Wildfire smoke

Smoke in Whistler image

While Whistler normally has clean mountain air with low amounts of pollutants, during summer, Whistler may experience periods of poor air quality as a result of forest fire smoke from forest fires or wildfires nearby and from other regions. It is not possible to predict when wildfires will occur or if Whistler will be affected by poor air quality, so it is best to prepare for a smoky summer before the season starts.  

Health impacts

Smoke from fires contains a variety of pollutants. Wildfire smoke is different from air pollution caused by traffic and industry but is still harmful to your health.

Smoky air makes it harder for your lungs to get oxygen into your blood and can irritate you respiratory system and cause an immune response. Common symptoms include eye irritation, runny nose, sore throat, mild cough, phlegm production, wheezy breathing, or headaches. Some people may have more severe symptoms, such as shortness of breath, severe cough, dizziness, chest pain, or heart palpitations. People with these symptoms should seek prompt medical attention. Smoky air may increase risk of some infections, such as pneumonia in older people and ear infections and children.

The BC Centre for Disease Control (BCCDC) recommends the following groups should take steps to reduce their exposure to wildfire smoke:

  • People with chronic conditions, especially lung and heart diseases
  • The elderly
  • Pregnant women
  • Infants, young children

People with heart and lung diseases, who live near affected areas, should ensure that they have ample rescue medication available, and that they have a plan for seeking care if rescue medications are not controlling symptoms.

Visitors to Whistler, please note: The asthma medication Salbutamol which is sold under the brand name “Ventolin” in Canada is available by prescription only and not over the counter at pharmacies as it is in other parts of the world. 

Most negative health effects of wildfire smoke are temporary and will disappear as the air quality improves.

 Air Quality Advisories and Smoky Skies Bulletins

The British Columbia Ministry of Environment and Climate Change Strategy (MOECCS) monitors air quality in Whistler on a continuous real time basis from a monitoring station located at Meadow Park Sports Centre north of the Village. Data from this station is publicly available on the BC Air Quality website and is updated hourly.

MOECCS will issue a Smokey Skies Bulletin to notify the public when wildfire smoke is likely to affect regional air quality over the next 24-48 hours. Air Quality Advisories are issued when pollutant concentrations approach or exceed predetermined limits, or when degraded-air-quality episodes are expected to continue or worsen.

In BC, the current particulate matter levels can be used to estimate the current Air Quality Health Index (AQHI), which provides health advice for different risk categories. One-hour fine particulate matter (PM 2.5) can be used to estimate the AQHI (see table below with credit to the BC Centre of Disease Control).

wildfire smoke

What can I do to reduce my exposure to wildfire smoke?

Reducing exposure to wildfire smoke is the best way to protect against any health effects. Some ideas to reduce exposure include:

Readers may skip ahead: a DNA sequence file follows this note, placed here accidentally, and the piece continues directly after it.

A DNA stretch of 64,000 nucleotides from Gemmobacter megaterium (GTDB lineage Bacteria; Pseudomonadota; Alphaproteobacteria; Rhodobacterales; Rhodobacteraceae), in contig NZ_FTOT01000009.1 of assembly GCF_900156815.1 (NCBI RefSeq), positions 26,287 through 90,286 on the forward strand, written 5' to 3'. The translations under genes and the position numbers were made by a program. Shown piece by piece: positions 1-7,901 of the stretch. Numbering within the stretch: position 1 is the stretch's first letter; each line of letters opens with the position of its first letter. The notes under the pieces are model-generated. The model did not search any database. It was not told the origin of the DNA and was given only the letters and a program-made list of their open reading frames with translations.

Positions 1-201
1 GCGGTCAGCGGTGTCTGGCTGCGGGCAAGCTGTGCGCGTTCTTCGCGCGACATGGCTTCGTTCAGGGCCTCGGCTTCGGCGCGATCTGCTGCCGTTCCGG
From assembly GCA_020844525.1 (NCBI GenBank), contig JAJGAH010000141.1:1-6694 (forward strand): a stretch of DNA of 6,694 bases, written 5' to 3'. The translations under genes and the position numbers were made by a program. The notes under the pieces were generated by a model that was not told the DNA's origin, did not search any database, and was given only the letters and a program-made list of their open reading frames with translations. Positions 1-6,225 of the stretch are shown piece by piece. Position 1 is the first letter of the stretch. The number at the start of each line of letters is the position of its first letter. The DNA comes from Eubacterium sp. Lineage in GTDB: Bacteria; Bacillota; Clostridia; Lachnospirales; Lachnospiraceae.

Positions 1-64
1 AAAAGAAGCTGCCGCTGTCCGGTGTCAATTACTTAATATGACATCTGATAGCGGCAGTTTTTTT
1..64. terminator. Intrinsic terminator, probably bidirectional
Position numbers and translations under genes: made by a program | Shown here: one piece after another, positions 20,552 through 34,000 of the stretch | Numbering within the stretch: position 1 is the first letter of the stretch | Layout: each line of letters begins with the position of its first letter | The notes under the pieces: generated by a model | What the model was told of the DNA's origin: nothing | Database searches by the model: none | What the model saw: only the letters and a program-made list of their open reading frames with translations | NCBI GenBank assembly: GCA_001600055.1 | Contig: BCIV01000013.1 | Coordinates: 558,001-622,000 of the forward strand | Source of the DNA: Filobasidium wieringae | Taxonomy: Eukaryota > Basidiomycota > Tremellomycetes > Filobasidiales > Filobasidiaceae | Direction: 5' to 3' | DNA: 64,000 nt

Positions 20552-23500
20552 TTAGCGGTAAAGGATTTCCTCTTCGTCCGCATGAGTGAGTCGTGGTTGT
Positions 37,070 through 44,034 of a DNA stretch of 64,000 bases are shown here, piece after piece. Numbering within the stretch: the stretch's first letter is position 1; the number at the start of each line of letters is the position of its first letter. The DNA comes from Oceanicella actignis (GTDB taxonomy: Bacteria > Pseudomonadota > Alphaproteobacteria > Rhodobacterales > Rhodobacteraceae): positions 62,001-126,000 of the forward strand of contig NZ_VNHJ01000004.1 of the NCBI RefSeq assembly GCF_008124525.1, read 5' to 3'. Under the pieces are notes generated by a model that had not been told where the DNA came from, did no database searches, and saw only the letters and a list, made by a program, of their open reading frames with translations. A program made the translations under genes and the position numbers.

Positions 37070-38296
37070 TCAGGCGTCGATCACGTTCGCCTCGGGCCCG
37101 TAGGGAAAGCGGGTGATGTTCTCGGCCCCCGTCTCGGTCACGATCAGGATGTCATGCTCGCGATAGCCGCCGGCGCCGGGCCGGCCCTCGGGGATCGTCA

• Take measures to keep the air in your home as clean as possible. Purchase a portable air cleaner that uses HEPA filtration to remove smoke from indoor air. Use this Fact Sheet from the BC Centre for Disease Control to select a portable air cleaner that will work for you. If you have forced air heating, you can use different filters and settings to minimize the amount of wildfire smoke that comes into your home. Talk to your service provider about that will work best for your system
  • When you are driving, keep the windows up, the air conditioner on, and use the recirculate setting to limit intake of the outdoor air
  • Know where to find filtered air in Whistler. Both the Whistler Public Library and Meadow Park Sports Centre have filtered air
  • If you have a chronic disease, work with your doctor to create a management plan for smoky days
  • If you use rescue medications, make sure you have a supply at home and always carry them with you during wildfire season. Have a clear plan to follow if your rescue medications cannot bring your condition under control
  • If you are pregnant or caring for an infant through wildfire season, make a plan for minimizing smoke exposure
  • The harder you breathe, the more smoke you inhale. Take it easy during smokey periods, consider exercising indoors, and drink lots of water to help your body cope with the smoke
  • If you have an outdoor occupation, speak to your employer about their smoke contingency plan and review resources from WorkSafe BC here
  • If your child attends an organized activity or summer camp during wildfire season, speak to the activity leader about their smoke contingency plan. Young children have sensitive lungs and may need to decrease activities during smoky periods, especially when outdoors
  • Smoke events are often accompanied by heat in the summer season. Be cautious about closing windows and doors if your home is not equipped with air conditioning to keep the house cool.

Additional Resources

There are many tools available to help you understand the air quality impacts of smoke. Reliable sources of information can help you stay protected.

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